Little Red Riding Witch
“Hah… hah…” Lucy lay helplessly on the grassy field, panting for her dear life after the hell that she had been wrung into. A lap around the training grounds was two kilometers, so twenty laps in total made the distance forty kilometers – enough distance for a marathon. For normal Mythics, it wasn’t too hard of a task thanks to their enchantments, but for Lucy herself, without any spells to call her own, it was a monumentally difficult one.
Even after a week of constant training, it wasn’t any easier for her body to handle.
“Not… looking too good… huh…” Feall turned to her and attempted a tease. However, the weight of it would be a lot more if the boy hadn’t also been struggling to even breathe properly.
“Speak… for yourself…” Lucy retorted, but only for that much.
“You think… they have… spares for us…”
“Not… a chance…”
The sky had long turned dark, and the other trainees had already gathered in the mess hall for their dinner. The rule of not having a time limit ended up being a burden for them, much to their dismay, but it wasn’t like they didn’t predict that it would happen. After all, it had been the two’s usual routine to scrape by for leftovers.
Lucy tried to pick herself up after another dreaded run. Unbeknownst to her, however, a red-headed figure had already approached them and was offering a helping hand.
“Oh? Finally done, you two?”
“Yeah… more or less,” grabbing Meliae’s hand, Lucy pulled herself forward.
“… You know, that’s just the warm-up.”
“Yeah, I know,” Lucy painfully nodded, “that part should only last ten minutes at best. We normally have a whole schedule planned out – warm-up, then tactical classes, magic training, combat practice, … things like that.”
Meliae’s lecture to them the first night they were around had been on Lucy’s mind ever since, so much that she could repeat it flawlessly given any chance. But the vexation only served her as a reminder: if this gruesome run was only a warm-up for everyone here, then what good could she do as she was right now?
“Oh, right,” Meliae’s voice interrupted Lucy’s train of thought, as the former raised her other hand to reveal two small bags, each with a small loaf of bread. “Your portions for the night.”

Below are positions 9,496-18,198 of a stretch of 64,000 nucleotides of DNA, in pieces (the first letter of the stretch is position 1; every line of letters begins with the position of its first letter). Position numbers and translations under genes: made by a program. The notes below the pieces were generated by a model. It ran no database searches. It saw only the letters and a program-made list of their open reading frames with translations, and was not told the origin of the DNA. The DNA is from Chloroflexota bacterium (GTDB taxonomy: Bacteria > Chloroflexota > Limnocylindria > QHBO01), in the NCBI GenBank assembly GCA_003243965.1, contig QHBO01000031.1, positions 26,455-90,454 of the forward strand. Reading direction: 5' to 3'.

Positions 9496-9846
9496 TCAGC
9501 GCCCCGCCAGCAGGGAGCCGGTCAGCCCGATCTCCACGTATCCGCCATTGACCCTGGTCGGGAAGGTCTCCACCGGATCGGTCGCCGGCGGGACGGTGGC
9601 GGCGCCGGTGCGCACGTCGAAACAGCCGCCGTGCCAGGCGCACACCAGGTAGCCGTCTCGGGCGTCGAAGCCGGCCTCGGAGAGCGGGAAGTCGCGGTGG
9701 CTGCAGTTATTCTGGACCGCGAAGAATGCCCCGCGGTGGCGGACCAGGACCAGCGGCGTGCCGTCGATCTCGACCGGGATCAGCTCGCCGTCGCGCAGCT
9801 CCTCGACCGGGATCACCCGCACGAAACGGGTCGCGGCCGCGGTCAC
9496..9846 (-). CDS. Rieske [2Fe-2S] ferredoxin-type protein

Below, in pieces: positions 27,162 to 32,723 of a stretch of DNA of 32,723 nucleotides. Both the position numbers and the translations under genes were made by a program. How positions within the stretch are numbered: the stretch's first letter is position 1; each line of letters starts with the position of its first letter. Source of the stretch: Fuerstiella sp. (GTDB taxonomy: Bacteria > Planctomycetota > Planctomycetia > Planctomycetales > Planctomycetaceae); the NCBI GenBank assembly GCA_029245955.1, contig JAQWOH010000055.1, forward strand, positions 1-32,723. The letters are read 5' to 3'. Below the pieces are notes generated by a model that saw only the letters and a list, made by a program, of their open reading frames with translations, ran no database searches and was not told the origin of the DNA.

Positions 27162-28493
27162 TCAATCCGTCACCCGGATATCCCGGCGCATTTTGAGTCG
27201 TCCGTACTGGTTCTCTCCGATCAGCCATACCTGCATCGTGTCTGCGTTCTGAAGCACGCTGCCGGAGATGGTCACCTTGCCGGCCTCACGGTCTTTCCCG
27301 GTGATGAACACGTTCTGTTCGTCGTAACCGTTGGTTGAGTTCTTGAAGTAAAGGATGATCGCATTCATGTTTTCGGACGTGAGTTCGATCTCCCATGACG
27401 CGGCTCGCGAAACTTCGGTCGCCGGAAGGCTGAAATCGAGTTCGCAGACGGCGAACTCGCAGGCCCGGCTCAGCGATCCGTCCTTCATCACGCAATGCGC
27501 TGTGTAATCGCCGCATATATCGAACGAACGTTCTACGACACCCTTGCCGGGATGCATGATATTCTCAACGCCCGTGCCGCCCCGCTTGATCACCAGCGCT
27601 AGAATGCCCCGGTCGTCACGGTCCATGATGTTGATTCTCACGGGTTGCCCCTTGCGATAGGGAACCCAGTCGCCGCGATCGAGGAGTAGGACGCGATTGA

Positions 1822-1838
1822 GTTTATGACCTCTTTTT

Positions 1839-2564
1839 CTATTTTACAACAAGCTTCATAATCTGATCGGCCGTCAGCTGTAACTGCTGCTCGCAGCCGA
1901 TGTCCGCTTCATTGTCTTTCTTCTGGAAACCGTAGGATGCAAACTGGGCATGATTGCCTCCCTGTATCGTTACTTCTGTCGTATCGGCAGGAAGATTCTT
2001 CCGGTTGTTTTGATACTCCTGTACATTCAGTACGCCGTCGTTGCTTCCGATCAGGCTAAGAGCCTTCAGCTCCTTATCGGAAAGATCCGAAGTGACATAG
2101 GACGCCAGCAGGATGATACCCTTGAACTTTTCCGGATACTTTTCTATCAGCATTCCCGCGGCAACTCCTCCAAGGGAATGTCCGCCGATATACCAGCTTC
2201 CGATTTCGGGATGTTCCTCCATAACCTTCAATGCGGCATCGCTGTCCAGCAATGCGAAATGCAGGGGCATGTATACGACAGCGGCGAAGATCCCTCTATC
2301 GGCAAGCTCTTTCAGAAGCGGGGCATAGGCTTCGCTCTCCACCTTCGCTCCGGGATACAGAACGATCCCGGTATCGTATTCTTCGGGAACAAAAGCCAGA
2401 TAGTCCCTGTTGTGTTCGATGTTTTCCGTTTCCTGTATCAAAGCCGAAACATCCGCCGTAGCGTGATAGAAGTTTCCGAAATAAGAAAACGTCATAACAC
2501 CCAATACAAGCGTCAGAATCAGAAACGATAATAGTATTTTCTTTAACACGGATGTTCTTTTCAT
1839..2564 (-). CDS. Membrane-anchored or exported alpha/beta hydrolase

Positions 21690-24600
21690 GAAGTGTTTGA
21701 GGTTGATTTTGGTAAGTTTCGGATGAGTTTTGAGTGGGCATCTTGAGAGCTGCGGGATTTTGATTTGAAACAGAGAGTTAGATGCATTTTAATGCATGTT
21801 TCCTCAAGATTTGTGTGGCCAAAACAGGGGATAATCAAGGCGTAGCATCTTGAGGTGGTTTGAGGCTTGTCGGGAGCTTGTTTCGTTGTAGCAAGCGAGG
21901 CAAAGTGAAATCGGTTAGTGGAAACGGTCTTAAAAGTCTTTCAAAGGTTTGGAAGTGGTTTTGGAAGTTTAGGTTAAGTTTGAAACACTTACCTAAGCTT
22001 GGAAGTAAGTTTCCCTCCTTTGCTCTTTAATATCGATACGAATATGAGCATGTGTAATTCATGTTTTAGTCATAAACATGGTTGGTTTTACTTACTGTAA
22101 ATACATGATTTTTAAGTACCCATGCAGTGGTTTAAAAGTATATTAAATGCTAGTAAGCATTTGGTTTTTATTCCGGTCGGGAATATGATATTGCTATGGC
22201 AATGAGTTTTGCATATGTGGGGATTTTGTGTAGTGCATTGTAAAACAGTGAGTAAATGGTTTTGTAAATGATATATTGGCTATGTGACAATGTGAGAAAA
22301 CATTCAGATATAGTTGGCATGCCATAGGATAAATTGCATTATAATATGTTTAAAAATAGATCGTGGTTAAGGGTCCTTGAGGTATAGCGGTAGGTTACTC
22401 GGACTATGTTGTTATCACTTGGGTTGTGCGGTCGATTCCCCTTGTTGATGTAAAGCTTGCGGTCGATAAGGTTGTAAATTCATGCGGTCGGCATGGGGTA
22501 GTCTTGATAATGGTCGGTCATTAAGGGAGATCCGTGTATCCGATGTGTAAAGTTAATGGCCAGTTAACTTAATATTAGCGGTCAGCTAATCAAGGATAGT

“Again with only this much?” Feall complained. For someone who had just lost all his physical and magical energy, this measly portion was never going to satisfy his empty stomach. Even after a week, he couldn’t get used to this kind of punishment.
“It’s ‘first comes, first serve’, remember?” Meliae shrugged. “It helps push us to our utmost limits.”
“But we’re starving here. Can’t we ask for more?”
“If you’re still saying that, then you don’t deserve to be here.”
A cold answer, but one that made perfect sense. A soldier that couldn’t fight would be a soldier without worth. They’d be best to stay at home and support from the backlines… or give up and die along the way.
Without another word, Lucy took the bread and immediately started gobbling down her meal, even if its arid nature was nearly enough to choke her on the spot.
Such unladylike behavior struck both surprise and a hint of fear in Feall.
“Lucy?” The boy asked in shock, as if not believing his eyes.
“Just eat already,” with a quick answer, Lucy returned to her meal.
Lucy had acknowledged her situation – even if she was claimed to be this land’s champion, that was only the ideal that Dragon built for the people. Right now, Lucy was weak and powerless, and if she didn’t want to lose her life, she had better improve herself soon.
“…M-Me too!” Feall, after replying with an excuse, started chowing down on his bread as well. Seeing Lucy like that had lit a fire within him as well, as it also reminded him of how hard he had worked to get to this position. And no one, not even himself, could take this chance away from him.
Seeing the two recruits revitalized put a smile on Meliae’s face as she continued:
“Oh, by the way, Lucy. Today’s your shift for patrol, so after this, you’ll circle the camp one more time before you go to bed, okay?”
“Right away? What about…” Lucy asked.
“You mean Dryad?” Each tent was enough to fit two people, and so Lucy was sent to Meliae’s sister for her stay, for the simple reason that it was the only girl’s tent available at the time. “That girl’s always asleep anyway, so just be careful to not bother her and you’ll be fine.”
“Well then…” Feall continued. “I’ll head to my tent first. See you tomorrow, Lucy.”
“Later,” the girl replied with a wave of her hand, before turning back to an awaiting Meliae. “So, what do I do in this patrol?”